Trail running training plan: get fitter and faster in just four weeks

Our off-road trail running training plan will help you get fitter, faster and stronger in just half an hour three times a week

Man and woman running over hills at sunset as part of a trail running training plan
(Image credit: Getty Images)

Swap tarmac for the trail with our four-week trail running training plan – and you could melt fat and burn 10% more calories than normal.

Trail running has exploded in popularity in recent years, particularly during lockdown when people craved ways to keep fit and connect with nature. 

And, considering the body benefits you can get just by heading off the beaten track, it's not surprising that so many people have invested in a pair of the best trail running shoes and headed into the great outdoors.

The constant challenge of different terrains, gradients and environments – whether you’re running through grassy fields, on forest paths, over rocky hills or beaches – not only helps build fitness, but also bodily strength.

'Running on uneven ground forces us to engage our core and upper leg muscles more than normal,’ explains personal trainer Scott Laidler. ‘It helps develop stronger muscles in our lower legs, ankles and feet, while also targeting our ligaments and connective tissues, which helps improve our power and drive, and over time reduces our risk of impact injury.’

It’s a great cardio workout too. There’s no chance of relaxing into a predictable jogging pattern. With sudden shifts in gradients and the potential en-route obstacle, you’ll ramp your heart rate up in no time and break a serious sweat.

Still not convinced? ‘Getting outdoors and into nature helps reduce stress levels, often associated with urban environments,’ says Laidler. We’re sold!

Four-week trail running training plan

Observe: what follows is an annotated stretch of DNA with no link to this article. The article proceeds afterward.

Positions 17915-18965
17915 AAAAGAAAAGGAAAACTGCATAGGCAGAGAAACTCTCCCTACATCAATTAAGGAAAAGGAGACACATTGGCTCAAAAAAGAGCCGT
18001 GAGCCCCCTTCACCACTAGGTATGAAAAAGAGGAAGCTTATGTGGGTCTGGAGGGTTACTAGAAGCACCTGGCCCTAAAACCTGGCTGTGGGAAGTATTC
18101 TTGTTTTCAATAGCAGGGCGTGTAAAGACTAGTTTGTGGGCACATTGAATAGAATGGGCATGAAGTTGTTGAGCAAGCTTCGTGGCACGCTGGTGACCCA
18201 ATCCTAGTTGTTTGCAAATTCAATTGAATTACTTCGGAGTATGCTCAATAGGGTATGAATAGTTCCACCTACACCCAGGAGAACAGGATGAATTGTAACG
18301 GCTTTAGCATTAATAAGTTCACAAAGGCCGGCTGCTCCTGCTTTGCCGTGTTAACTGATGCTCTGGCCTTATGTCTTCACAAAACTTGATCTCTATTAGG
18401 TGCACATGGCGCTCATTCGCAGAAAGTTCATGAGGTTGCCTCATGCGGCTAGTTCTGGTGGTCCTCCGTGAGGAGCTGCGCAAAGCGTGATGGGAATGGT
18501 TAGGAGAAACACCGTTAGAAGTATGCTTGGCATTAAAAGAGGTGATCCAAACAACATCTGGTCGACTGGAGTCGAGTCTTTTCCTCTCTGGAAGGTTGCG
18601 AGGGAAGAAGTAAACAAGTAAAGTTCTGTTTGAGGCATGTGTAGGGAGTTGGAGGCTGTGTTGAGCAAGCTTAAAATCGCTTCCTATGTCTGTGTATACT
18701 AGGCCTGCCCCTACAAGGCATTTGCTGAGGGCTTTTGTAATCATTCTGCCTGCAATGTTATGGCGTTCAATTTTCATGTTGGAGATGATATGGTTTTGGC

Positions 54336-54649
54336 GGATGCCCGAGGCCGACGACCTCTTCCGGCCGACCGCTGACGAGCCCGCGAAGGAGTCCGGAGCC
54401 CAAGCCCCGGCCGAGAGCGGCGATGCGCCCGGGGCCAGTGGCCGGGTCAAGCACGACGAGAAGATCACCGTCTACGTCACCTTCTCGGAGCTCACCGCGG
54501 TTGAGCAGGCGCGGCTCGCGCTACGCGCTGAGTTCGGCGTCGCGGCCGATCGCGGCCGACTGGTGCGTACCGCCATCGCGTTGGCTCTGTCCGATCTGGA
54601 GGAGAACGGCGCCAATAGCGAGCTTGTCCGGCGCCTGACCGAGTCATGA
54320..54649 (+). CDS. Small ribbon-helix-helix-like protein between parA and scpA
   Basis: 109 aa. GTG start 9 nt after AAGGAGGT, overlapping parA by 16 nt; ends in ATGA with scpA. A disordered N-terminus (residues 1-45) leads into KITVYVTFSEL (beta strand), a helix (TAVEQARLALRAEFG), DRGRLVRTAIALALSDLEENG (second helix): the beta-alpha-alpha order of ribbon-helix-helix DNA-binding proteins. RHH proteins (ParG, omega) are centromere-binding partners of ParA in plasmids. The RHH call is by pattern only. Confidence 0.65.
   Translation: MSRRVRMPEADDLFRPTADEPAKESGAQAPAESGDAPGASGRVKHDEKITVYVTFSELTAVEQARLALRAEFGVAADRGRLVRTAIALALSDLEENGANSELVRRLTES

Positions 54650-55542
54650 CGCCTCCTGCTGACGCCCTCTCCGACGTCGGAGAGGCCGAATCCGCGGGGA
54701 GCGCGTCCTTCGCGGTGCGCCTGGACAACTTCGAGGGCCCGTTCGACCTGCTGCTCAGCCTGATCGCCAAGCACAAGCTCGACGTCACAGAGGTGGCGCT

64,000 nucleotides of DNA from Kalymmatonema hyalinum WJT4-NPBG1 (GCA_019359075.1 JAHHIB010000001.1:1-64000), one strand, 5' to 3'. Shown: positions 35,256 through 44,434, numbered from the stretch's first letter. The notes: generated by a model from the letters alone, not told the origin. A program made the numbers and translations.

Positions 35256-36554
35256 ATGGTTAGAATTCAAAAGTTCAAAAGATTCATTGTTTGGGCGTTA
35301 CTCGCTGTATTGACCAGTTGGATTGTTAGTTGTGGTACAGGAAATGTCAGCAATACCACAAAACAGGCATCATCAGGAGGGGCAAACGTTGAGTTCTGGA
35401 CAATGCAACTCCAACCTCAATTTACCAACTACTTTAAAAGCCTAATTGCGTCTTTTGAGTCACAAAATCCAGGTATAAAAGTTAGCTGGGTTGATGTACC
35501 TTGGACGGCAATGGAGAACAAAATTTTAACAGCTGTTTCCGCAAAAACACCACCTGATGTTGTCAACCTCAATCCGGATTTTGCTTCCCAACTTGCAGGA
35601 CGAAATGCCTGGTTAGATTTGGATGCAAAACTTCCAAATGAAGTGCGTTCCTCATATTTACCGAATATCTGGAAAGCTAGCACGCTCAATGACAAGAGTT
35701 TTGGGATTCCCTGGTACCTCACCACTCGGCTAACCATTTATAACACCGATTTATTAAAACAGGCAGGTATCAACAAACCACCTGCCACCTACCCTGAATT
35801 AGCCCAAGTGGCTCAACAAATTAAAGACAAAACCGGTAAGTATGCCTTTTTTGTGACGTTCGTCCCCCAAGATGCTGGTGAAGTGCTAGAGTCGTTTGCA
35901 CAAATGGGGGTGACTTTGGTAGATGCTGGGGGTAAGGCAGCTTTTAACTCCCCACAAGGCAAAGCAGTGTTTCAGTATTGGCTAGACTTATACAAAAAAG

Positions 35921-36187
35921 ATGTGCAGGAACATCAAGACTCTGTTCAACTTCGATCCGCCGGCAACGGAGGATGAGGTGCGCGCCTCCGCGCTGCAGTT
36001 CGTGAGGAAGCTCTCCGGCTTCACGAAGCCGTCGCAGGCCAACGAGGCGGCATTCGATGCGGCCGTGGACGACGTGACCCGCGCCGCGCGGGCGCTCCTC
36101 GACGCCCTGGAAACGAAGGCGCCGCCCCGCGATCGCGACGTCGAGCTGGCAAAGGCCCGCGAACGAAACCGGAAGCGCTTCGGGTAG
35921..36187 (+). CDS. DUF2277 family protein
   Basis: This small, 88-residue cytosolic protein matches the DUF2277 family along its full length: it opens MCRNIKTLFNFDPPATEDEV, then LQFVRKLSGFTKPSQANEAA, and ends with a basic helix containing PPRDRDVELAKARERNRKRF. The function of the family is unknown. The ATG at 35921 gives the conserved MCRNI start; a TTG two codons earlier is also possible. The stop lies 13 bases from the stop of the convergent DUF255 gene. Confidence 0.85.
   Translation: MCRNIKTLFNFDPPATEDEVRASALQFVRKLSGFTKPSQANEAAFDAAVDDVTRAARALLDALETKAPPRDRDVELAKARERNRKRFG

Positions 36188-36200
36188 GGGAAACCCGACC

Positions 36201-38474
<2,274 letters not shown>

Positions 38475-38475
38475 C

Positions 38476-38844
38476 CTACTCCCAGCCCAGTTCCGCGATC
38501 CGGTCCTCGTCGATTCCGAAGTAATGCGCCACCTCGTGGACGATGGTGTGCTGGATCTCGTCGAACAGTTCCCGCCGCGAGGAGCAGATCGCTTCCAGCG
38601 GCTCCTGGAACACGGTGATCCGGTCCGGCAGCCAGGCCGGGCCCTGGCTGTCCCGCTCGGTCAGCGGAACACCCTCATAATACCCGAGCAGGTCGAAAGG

Laidler has created a four-week trail running training plan that is ideal for beginners or anyone wanting to improve their current performance.

It includes tempo runs to improve fitness, endurance runs to increase muscular endurance and strength, and Fartlek (unpredictable, varied pace) runs to ramp up speed. 

Laidler's top tip? Take your eye off your running watch. ‘This isn’t your normal cardio training where you aim to complete a particular distance in a certain time,' he says. 'Take it slowly and pace yourself, as you don’t know what kind of obstacle will be around the corner.'

Staying safe is also important. Laidler recommends that new trail runners join a local group, which has assigned routes and leaders. Or if you are heading out alone? ‘Tell someone which route you’re going and when you’ll be back, and take your phone.’

Week 1

Workout 1: Tempo Hill Runs

  • Start with a 10-minute jog on flat ground
  • Run uphill for 30 seconds at 60% effort, then slowly jog down hill
  • Repeat this six times 
  • Finish with another 10-minute jog on the flat to cool down

Workout 2: Endurance Runs

  • Run out for 15 minutes
  • Turn around and try to complete the return run in under 15 minutes

Workout 3: Fartlek Runs

  • Run 3km in total at 50% effort
  • For every third tree you pass up your effort to 70% for 30 seconds (if you’re running in the woods, pick a type of tree so you’re not continually sprinting!)